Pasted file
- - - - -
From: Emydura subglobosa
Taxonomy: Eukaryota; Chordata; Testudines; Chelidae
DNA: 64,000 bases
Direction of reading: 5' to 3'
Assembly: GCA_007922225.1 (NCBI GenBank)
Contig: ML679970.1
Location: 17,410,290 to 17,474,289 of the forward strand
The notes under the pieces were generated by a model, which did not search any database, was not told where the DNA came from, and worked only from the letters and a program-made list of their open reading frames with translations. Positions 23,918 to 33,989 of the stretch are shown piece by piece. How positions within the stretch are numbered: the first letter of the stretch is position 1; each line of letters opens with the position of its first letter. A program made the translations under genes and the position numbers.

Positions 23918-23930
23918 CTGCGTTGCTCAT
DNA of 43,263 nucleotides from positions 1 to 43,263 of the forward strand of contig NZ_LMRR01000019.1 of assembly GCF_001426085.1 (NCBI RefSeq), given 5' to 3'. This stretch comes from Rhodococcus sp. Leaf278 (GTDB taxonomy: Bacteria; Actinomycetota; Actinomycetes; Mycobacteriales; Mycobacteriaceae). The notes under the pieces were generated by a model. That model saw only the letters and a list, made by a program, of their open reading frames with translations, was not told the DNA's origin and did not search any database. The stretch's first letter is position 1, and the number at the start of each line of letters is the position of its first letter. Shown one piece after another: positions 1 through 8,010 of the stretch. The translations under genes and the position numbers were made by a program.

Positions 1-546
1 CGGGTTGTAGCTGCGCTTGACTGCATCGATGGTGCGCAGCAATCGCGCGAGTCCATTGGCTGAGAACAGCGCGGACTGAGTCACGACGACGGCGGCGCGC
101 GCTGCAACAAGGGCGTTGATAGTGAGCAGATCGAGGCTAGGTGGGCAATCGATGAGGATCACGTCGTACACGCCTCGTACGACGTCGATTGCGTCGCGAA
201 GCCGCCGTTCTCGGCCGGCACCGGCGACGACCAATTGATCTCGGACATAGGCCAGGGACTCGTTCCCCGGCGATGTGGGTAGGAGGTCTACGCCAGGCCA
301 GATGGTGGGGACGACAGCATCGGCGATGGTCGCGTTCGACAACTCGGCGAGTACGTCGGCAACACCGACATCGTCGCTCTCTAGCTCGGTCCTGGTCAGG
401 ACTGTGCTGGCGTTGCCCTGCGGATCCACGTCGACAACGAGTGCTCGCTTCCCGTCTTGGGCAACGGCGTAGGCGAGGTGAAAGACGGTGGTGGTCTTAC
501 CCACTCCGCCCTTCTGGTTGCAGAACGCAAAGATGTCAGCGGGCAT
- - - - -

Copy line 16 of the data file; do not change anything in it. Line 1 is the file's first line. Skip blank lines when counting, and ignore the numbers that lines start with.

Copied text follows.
301 GATGGTGGGGACGACAGCATCGGCGATGGTCGCGTTCGACAACTCGGCGAGTACGTCGGCAACACCGACATCGTCGCTCTCTAGCTCGGTCCTGGTCAGG